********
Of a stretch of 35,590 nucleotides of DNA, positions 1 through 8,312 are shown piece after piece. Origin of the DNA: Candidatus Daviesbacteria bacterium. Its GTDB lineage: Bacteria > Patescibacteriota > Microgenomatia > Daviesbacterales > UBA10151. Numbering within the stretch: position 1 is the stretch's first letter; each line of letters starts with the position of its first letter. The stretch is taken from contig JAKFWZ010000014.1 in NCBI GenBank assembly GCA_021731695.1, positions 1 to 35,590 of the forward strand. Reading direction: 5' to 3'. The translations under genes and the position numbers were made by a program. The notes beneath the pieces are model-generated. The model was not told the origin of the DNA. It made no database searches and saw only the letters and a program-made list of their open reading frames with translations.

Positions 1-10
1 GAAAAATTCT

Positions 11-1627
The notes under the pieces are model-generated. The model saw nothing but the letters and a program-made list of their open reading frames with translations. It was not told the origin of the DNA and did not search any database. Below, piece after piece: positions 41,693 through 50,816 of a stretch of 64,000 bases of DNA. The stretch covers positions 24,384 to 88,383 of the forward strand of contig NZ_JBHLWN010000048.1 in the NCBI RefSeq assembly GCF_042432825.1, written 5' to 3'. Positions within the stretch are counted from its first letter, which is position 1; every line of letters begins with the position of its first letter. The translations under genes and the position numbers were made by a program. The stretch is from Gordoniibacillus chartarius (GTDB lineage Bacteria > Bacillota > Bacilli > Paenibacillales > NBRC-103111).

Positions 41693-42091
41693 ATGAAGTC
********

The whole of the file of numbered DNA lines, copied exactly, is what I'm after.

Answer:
Of a stretch of 35,590 nucleotides of DNA, positions 1 through 8,312 are shown piece after piece. Origin of the DNA: Candidatus Daviesbacteria bacterium. Its GTDB lineage: Bacteria > Patescibacteriota > Microgenomatia > Daviesbacterales > UBA10151. Numbering within the stretch: position 1 is the stretch's first letter; each line of letters starts with the position of its first letter. The stretch is taken from contig JAKFWZ010000014.1 in NCBI GenBank assembly GCA_021731695.1, positions 1 to 35,590 of the forward strand. Reading direction: 5' to 3'. The translations under genes and the position numbers were made by a program. The notes beneath the pieces are model-generated. The model was not told the origin of the DNA. It made no database searches and saw only the letters and a program-made list of their open reading frames with translations.

Positions 1-10
1 GAAAAATTCT

Positions 11-1627
The notes under the pieces are model-generated. The model saw nothing but the letters and a program-made list of their open reading frames with translations. It was not told the origin of the DNA and did not search any database. Below, piece after piece: positions 41,693 through 50,816 of a stretch of 64,000 bases of DNA. The stretch covers positions 24,384 to 88,383 of the forward strand of contig NZ_JBHLWN010000048.1 in the NCBI RefSeq assembly GCF_042432825.1, written 5' to 3'. Positions within the stretch are counted from its first letter, which is position 1; every line of letters begins with the position of its first letter. The translations under genes and the position numbers were made by a program. The stretch is from Gordoniibacillus chartarius (GTDB lineage Bacteria > Bacillota > Bacilli > Paenibacillales > NBRC-103111).

Positions 41693-42091
41693 ATGAAGTC